From Alice Guy-Blaché to Ava Duvernay, women have been integral to cinema for the last 120 years. Broad Cinema is a new column that will feature women who worked on films that are playing this month at the Alamo Drafthouse. From movie stars to directors, from cinematographers to key grips, Broad Cinema will shine a spotlight on women in every level of motion picture production throughout history.
This week, we're honoring Eve Ensler. Live in an Alamo Market? Get your tickets for Mad Max: Fury Road here!
Mad Max: Fury Road is a sneaky movie. So sneaky, in fact, that when it was released, director George Miller was accused of subjecting unwitting audiences to feminist propaganda under the guise of a pyrotechnic action blockbuster. When Fury Road started to show strong box office numbers, nightmare-humans all over the first world took to their keyboards to demand a boycott of Miller’s “trojan horse feminism.” The general gist of their complaint was that Miller had betrayed both his gender and his audience by offering up a Mad Max movie where Max himself took a (sometimes literal) backseat to Charlize Theron’s Furiosa—a woman with a shaved head and an indisputably feminist agenda.
In fact, George Miller and his co-writers had betrayed these Breitbart bigots and denizens of the men’s rights blogosphere more profoundly than they ever could have imagined. Not only had the Fury Road writing team constructed a powerful narrative about female exploitation and survival, but George Miller himself had sought guidance from none other than playwright Eve Ensler. The very same unapologetically, articulately, iconically feminist Eve Ensler who birthed The Vagina Monologues.
What a bait-and-switch! Come for the explosions, stay for the unflinching scrutiny of patriarchal culture. The truth is much simpler than all that, of course. For his fourth installment in the post-apocalyptic Mad Max universe, Miller stated that he merely wanted to explore what happens when the fight over dwindling natural resources shifts focus from guzzoline to human beings. Those human beings, as it turns out, are the healthy women needed to make healthy babies. Given the machismo and firepower on display in the established Mad Max universe and the inevitable scarcity of fertile women in a population slowly dying of radiation sickness, it requires no leap of logic to imagine the enslavement, rape, and dehumanization that results.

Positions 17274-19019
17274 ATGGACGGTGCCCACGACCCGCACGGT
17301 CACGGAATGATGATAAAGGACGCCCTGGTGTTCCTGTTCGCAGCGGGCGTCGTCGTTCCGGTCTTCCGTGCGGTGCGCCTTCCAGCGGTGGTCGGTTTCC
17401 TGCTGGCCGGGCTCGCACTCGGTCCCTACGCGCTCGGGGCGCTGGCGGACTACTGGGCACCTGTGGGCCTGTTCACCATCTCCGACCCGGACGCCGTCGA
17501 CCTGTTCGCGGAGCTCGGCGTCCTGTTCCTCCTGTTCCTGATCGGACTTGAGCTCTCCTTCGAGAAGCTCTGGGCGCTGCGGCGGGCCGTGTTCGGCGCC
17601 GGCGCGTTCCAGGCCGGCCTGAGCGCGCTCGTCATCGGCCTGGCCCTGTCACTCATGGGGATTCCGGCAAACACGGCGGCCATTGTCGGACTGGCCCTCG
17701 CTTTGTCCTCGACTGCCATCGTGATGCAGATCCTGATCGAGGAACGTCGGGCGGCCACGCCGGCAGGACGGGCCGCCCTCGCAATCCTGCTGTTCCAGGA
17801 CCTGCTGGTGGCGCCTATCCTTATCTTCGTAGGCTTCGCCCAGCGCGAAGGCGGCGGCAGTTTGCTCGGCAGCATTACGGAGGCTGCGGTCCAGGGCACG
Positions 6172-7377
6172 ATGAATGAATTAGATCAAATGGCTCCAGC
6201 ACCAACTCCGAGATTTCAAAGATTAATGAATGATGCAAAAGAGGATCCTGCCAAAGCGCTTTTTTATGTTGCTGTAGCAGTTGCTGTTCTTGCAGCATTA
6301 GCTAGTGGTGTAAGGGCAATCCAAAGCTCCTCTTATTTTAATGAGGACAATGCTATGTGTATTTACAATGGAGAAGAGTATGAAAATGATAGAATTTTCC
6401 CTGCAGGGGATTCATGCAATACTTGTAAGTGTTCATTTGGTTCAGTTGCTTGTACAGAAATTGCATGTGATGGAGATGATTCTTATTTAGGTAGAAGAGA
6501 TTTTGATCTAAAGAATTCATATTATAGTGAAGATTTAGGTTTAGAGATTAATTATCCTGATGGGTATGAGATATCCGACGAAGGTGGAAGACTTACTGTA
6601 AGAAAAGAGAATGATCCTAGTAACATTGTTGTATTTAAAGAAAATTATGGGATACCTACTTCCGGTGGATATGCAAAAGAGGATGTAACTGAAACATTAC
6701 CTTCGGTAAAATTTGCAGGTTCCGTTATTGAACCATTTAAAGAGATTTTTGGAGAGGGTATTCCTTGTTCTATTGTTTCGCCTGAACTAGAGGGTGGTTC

This perspective shift in Fury Road is precisely what made Ensler an ideal consultant on the film. Miller was looking to describe a world where women are treated like prized commodities to be hoarded and used up. Meanwhile, Ensler’s extensive work as an activist in safe houses across the Democratic Republic of Congo, Kenya, Haiti, Egypt and Iraq allowed her to witness firsthand the effects that a violent patriarchy can have on the minds and bodies of women struggling to exist in societies that tell them they are not equal or autonomous. Sounds familiar.
Despite the closeness of their ideologies, these two weren’t acquainted until Miller saw Ensler give a speech at a human rights conference in Sydney. Ensler spoke frankly about the atrocities she witnessed, and opined on the power of theater to sway hearts and minds. Miller must have known they were kindreds. He approached Ensler after her keynote to make an offer: Ensler could read the Fury Road script, and if she liked it, he would fly her out to Namibia where they were shooting so she could offer the actresses her guidance.
Because Ensler is a woman with an intimate understanding of female suffering and subjugation, and because she is a person with at least decent taste in movies, she loved the script: “We are not things! We are not things! As soon as I read that in the script, I said, I’m in. That is the call of our times.”